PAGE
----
On November 27, the US Department of Justice announced the indictment of eight individuals involved in a major ad fraud case that cost digital advertisers millions of dollars. The operation, dubbed 3ve, was the combination of the Boaxxe and Kovter botnets, which the FBI—in collaboration with researchers in the private sector, including one of our own at Malwarebytes—was able to dismantle.
The US CERT advisory indicates that 3ve was controlling over 1.7 million unique IP addresses between both Boaxxe and Kovter at any given time. Threat actors rely on different tactics to generate fake traffic and clicks, but one of the most common is to infect legitimate computers and have them silently mimic a typical user's behavior. By doing so, fraudsters can generate millions of dollars in revenue while eroding trust in the online advertising business.
This criminal enterprise was quite sophisticated in that it had many evasion techniques that not only made it difficult to detect the presence of ad fraud, but also clean up affected systems. Kovter in particular is a unique piece of malware that goes to great lengths to avoid detection and even trick analysts. Its fileless nature to maintain persistence has also made it more challenging to disable.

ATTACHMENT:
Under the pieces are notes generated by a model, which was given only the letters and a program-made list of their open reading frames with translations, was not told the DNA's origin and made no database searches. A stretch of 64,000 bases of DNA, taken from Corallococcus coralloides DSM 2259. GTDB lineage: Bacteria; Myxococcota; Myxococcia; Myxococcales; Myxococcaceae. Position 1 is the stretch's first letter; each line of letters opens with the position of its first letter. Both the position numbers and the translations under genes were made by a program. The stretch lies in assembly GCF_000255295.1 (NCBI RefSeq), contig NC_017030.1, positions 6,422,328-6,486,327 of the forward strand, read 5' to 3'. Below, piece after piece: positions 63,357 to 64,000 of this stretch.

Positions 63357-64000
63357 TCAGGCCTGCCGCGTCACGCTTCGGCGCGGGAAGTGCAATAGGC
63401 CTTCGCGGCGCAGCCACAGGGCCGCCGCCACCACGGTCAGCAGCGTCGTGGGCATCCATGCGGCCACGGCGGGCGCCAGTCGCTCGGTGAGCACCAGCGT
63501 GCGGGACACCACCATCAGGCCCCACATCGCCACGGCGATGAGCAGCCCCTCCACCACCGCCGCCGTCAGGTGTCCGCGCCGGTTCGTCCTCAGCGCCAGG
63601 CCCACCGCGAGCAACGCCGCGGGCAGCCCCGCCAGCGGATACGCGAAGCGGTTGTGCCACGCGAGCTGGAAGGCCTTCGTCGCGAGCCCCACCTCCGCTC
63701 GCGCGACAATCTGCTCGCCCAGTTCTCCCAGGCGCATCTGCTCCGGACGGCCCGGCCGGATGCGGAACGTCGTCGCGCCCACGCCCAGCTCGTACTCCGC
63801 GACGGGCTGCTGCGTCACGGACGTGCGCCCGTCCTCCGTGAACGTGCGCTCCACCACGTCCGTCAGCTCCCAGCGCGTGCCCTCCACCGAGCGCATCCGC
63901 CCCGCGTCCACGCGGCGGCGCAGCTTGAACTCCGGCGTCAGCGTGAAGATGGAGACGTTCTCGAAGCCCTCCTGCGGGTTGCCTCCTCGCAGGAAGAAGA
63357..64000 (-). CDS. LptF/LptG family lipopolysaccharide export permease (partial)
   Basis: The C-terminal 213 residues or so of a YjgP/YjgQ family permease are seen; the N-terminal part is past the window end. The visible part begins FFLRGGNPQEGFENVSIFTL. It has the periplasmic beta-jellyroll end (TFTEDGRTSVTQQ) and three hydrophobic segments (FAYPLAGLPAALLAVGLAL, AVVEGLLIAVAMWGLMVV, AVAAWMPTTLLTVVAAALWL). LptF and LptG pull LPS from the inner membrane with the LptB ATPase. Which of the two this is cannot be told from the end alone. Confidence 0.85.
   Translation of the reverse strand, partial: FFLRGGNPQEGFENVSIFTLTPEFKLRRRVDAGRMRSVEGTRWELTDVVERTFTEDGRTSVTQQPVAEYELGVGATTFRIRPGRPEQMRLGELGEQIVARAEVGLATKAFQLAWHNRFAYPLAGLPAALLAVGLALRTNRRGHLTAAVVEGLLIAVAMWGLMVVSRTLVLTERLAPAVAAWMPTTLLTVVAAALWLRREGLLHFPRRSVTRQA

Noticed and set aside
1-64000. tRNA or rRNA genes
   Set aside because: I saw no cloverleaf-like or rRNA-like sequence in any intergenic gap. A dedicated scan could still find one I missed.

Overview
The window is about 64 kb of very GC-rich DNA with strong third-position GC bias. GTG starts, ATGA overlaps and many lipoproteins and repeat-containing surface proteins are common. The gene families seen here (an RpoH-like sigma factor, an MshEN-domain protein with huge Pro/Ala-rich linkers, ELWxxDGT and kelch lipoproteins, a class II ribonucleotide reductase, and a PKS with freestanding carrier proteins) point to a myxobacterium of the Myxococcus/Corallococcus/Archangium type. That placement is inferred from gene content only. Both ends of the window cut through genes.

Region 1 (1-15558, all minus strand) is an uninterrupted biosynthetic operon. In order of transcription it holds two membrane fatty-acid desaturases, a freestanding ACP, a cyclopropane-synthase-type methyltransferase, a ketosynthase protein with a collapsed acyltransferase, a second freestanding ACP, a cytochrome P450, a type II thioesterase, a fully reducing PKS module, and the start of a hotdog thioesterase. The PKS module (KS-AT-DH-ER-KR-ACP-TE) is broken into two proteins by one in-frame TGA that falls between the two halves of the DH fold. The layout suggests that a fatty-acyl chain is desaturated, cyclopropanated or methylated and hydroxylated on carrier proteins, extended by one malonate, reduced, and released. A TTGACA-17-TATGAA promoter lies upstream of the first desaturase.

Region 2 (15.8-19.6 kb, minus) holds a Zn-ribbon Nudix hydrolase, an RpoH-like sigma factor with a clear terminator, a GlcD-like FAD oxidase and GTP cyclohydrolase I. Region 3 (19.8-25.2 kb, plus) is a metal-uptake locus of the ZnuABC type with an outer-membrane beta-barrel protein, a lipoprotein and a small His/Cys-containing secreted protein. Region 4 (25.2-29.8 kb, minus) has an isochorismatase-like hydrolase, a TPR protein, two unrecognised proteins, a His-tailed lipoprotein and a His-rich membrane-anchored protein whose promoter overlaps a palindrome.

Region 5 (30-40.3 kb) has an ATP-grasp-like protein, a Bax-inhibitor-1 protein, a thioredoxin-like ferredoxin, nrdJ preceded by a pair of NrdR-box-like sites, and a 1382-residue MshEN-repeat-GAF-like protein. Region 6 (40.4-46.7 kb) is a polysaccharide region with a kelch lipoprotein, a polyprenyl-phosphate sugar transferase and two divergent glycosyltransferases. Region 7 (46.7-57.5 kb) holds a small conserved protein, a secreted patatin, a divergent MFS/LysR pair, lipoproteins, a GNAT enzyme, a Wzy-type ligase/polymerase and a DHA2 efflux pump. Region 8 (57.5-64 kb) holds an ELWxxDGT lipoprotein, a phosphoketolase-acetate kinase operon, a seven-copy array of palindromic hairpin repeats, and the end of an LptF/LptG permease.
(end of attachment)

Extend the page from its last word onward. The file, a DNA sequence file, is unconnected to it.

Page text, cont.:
Malwarebytes, along with several other companies, including Google, Proofpoint, and ad fraud detection company White Ops, was involved in the global investigation into these ad fraud botnets. We worked with our colleagues at White Ops, sharing our intelligence and samples of the Kovter malware. We were happy to be able to leverage our telemetry, which proved to be valuable for others to act upon.
Even though cybercriminal enterprises can get pretty sophisticated, this successful operation proves that concerted efforts between both the public and private sectors can defeat them and bring perpetrators to justice.
The full report on 3ve, co-authored by Google and White Ops, with technical contributions from Proofpoint and others, can be downloaded here.